Drake Doremus’ ‘Like Crazy’ Gets It Mostly Right

by Trey Hock on November 18, 2011

in Print Reviews,Reviews

The youthful exuberance and utter disdain for the realities that come with age are markers of our college years, but as Mike Nichols showed us some forty years ago, graduation can be a harsh and confusing awakening.

So it is in Like Crazy from director Drake Doremus, which follows Jacob (Anton Yelchin) and Anna (Felicity Jones) as they traverse the wiles of international dating.

Anna, a student from Britain studying in Los Angeles, overstays her visa after graduation, in order to spend one more summer with boyfriend, Jacob. When Anna tries to return to the States, she discovers that her love driven visa violation bars her from reentering the U.S.

When it’s at it best, Like Crazy explores the awkward, impulsive and wonderful parts of being in a youthful relationship. Early in the story, Jacob and Anna are out on their first date. They don’t know each other yet and there is palpable trepidation to their conversation.

Drake Doremus frames them in profile and has each character on opposite sides of a large out-of-focus column. As they warm to each other, Doremus begins framing the couple together and opens them up to the viewer. The effect works like a charm, and as this young couple gets to know each other, we get to know them.

At times Drake Doremus becomes overly clever. There are a number of shots and transitions that exist for little more than the whimsy of their creator. During one of their early dates Anna and Jacob are centered in single shots as they drive go-carts, a tip of the hat to Wes Anderson, perhaps.

Doremus also employs some all too Garden Stateish transitions, from the overhead of the bed that Anna and Jacob stay in that fateful summer – each day a still of the two sleeping in slightly different positions – to the time lapse of Anna in a London airport as she waits for Jacob to return from the States.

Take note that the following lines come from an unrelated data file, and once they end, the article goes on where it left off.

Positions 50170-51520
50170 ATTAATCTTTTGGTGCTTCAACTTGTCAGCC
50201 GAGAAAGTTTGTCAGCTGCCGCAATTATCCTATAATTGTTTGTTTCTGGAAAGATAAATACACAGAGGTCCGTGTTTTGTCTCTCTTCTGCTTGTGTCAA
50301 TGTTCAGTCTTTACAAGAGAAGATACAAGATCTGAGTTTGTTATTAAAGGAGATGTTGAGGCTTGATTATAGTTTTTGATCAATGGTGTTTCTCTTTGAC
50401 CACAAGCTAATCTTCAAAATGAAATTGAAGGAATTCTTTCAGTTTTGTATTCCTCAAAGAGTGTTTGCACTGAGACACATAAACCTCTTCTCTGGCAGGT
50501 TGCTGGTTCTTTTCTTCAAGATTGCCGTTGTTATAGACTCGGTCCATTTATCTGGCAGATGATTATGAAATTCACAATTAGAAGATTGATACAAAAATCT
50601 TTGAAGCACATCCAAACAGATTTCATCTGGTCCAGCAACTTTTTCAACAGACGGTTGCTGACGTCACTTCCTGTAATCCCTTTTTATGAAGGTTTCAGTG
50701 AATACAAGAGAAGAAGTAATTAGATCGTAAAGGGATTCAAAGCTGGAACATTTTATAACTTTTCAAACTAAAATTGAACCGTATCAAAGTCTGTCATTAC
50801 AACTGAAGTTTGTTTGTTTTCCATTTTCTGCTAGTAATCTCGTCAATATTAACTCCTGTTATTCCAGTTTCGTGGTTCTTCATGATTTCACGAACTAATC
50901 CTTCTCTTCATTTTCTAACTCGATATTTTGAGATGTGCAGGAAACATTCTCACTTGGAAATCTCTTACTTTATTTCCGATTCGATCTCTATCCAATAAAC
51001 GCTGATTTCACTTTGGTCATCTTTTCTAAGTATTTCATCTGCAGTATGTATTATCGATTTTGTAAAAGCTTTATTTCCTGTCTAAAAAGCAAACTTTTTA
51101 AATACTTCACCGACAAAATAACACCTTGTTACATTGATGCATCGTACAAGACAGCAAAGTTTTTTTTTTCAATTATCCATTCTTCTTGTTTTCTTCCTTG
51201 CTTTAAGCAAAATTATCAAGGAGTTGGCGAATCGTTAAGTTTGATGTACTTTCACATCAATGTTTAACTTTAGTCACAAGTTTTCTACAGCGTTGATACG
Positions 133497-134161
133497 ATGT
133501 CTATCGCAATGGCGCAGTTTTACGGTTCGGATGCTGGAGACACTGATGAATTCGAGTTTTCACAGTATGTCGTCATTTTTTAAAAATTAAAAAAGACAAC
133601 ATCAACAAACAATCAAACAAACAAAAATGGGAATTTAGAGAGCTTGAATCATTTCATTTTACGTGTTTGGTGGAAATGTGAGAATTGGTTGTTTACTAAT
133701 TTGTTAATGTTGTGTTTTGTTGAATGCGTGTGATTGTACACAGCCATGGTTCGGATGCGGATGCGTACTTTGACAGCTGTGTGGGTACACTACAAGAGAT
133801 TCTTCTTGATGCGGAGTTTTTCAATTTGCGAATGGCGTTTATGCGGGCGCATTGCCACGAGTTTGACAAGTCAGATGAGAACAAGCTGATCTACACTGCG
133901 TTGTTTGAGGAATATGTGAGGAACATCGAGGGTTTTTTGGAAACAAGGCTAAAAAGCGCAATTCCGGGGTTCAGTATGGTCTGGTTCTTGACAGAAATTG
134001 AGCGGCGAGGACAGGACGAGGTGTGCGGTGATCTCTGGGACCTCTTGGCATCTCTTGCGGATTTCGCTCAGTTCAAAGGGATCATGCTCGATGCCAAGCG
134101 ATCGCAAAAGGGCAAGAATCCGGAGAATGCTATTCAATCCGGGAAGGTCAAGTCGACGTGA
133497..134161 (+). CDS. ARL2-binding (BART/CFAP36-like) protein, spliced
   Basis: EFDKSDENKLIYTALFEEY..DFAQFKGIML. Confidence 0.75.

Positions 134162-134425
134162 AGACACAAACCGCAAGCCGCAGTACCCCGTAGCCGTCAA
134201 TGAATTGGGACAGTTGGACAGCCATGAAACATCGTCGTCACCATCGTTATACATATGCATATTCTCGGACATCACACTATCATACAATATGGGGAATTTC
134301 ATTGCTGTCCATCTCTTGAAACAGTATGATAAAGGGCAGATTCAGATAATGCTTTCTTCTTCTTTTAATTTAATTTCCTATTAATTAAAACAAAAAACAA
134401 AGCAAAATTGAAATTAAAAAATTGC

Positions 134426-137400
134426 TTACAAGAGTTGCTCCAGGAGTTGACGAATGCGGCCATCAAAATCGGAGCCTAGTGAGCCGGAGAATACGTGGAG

Luckily this young director also shows a strong affinity for Mike Nichols as well. Homage to Closer and The Graduate help turmoil rupture the treacle. College relationships don’t always last even when we desperately want them to, and who’s to say that if they did “work out” that it would be for the best.

As Anna and Jacob struggle with the reality of their separation, both indulge in emotional digressions with other partners. We wonder whether the on again and off again struggle to stay together is worth it.

Drake Doremus almost leaves that question completely unanswered. Almost. Unlike Nichols and his slow dolly out on Ben and Elaine as they sit at the back of the bus, Drake Doremus seems reluctant to force such treacherous emotional ambiguity upon his characters.

A perfectly enjoyable film, Like Crazy could have been truly special had this young director not allowed a few moments of cleverness to distract from the whole and showed more willingness to let his characters twist in the wind.

In addition to contributing to Scene-Stealers, Trey makes short films and teaches at the Kansas City Art Institute. Follow him here:

Facebook Twitter Google+ 

{ 2 comments… read them below or add one }

1 Seth November 19, 2011 at 10:42 am

Enjoyable review. I want very badly to see this film in the theaters. You’re comments on overly clever camerawork, homage to this director or that, seem somewhat harsh (not harsh, per se, but dismissive perhaps). It’s impossible to get away from a ‘Wes Anderson’ homage when you compose a character centrally in a widescreen frame, especially when the tone is whimsical. I think a creative director dealing with a topic of young love needs some fun camerawork to balance the subject matter away from the melodramatic.

Reply

2 Trey Hock November 19, 2011 at 4:01 pm

True Seth. I didn’t mean to be dismissive, but I do think that overly clever camera work can get distracting. There were times in ‘Like Crazy’ where the cleverness pulled me out of the moment, and that’s no good. I’ll be interested to hear what you thought.

Reply

Leave a Comment

 

Previous post:

Next post: